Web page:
Having said that, I’m not sure you’ve gotten the hang of how to use some of these patches-- for example, are you making good use of the DXF patches that use modulation as a volume controller? Particularly in the brass, you can get a really good sound out of these if you work your dynamics correctly. Likewise, keep in mind that there are a lot of variations in patch intention, and a lot of them are designed for very specific use cases, and can sound odd or mechanical outside those specific contexts. I’ve found that being careful about violin patches in particular (using the 18/11 violin patches for violin 1+2 specifically) really helps.

It took me years to really figure out how to use SO properly, so hopefully there’s some stuff you can discover in the library that will make you regret your purchase less.

I can speak to the incredible value in the close mic samples in particular, although as I mentioned earlier, even here the Hollywood series is vastly superior due mostly to the fact that they are newer, far more deeply sampled sounds.

Again, newer libraries generally offer a lot of new features that simply didn’t exist when SO was released-- I noticed you mentioned 8dio/cinestrings, which are both excellent modern libraries-- but as you’ve already found out, there are a lot of really valuable, relevant patches in EWQLSO, mostly in the percussion section (even then there are better/more organic versions in newer libraries like Stormdrum 3/Spitfire)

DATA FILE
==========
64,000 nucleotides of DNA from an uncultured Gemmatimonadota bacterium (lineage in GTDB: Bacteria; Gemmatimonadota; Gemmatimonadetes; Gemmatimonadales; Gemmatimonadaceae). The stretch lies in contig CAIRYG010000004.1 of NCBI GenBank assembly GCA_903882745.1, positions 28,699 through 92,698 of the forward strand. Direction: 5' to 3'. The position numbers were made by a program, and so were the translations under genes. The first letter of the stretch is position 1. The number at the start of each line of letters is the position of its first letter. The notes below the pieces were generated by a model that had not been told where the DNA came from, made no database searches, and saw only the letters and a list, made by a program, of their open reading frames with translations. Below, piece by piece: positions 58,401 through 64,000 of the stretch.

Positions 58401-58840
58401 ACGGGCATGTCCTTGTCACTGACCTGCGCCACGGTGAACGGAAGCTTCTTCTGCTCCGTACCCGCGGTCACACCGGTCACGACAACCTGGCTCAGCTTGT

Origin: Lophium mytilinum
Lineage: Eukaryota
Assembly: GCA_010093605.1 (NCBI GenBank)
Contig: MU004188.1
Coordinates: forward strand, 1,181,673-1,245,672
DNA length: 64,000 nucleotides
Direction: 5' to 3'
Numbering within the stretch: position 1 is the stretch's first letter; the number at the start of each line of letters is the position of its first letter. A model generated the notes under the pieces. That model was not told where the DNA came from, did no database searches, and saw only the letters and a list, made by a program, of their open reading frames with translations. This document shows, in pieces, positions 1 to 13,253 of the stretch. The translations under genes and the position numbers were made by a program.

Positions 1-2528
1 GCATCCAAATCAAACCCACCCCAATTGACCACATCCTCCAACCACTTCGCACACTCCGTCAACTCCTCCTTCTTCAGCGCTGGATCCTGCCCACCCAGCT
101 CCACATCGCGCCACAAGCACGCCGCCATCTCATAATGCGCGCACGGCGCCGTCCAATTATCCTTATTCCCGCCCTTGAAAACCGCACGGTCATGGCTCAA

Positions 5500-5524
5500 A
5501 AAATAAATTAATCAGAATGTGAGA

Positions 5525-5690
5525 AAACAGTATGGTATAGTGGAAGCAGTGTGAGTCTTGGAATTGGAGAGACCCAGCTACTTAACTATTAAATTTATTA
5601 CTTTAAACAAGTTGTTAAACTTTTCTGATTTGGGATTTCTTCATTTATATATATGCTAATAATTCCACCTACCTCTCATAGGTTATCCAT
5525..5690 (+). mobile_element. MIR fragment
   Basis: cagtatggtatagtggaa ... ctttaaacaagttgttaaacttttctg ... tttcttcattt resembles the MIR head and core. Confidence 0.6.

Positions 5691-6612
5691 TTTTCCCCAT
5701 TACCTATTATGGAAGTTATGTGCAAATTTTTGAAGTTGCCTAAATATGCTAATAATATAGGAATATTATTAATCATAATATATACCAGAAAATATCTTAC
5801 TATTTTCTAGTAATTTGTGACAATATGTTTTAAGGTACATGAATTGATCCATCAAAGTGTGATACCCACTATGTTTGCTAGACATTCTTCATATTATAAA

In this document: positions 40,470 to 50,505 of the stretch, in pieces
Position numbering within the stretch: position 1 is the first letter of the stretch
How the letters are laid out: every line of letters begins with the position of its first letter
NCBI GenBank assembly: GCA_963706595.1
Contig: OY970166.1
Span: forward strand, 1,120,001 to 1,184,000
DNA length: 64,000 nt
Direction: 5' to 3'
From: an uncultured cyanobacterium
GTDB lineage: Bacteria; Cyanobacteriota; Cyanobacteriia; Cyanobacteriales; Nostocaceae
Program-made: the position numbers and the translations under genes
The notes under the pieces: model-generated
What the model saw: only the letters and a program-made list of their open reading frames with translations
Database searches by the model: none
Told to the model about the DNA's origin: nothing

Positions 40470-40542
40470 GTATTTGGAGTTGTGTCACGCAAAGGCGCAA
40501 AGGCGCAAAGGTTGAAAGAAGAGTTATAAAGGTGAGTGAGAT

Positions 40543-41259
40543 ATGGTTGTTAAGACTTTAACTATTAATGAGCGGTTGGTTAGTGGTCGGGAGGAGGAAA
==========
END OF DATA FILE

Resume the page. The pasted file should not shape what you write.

TL;DR: SO is old, but there is a surprising amount of life in it if you can figure out specific use cases for instruments/articulations that you like. It isn’t going to trump modern libraries like LASS/Cinestrings/8dio/Hollywood though.


#17
curtisschweitzer said

We’re talking about Symphonic Orchestra, right?

If so, I agree completely-- a lot of these patches are outdated (which is to be expected given that they were released in, what, 2003?) Even EW has moved on with the Hollywood Series, which is quite superior, and has a lot of features like true legato, portamento, etc. that are missing in EWQLSO simply due to its age.

Having said that, I’m not sure you’ve gotten the hang of how to use some of these patches-- for example, are you making good use of the DXF patches that use modulation as a volume controller? Particularly in the brass, you can get a really good sound out of these if you work your dynamics correctly. Likewise, keep in mind that there are a lot of variations in patch intention, and a lot of them are designed for very specific use cases, and can sound odd or mechanical outside those specific contexts. I’ve found that being careful about violin patches in particular (using the 18/11 violin patches for violin 1+2 specifically) really helps.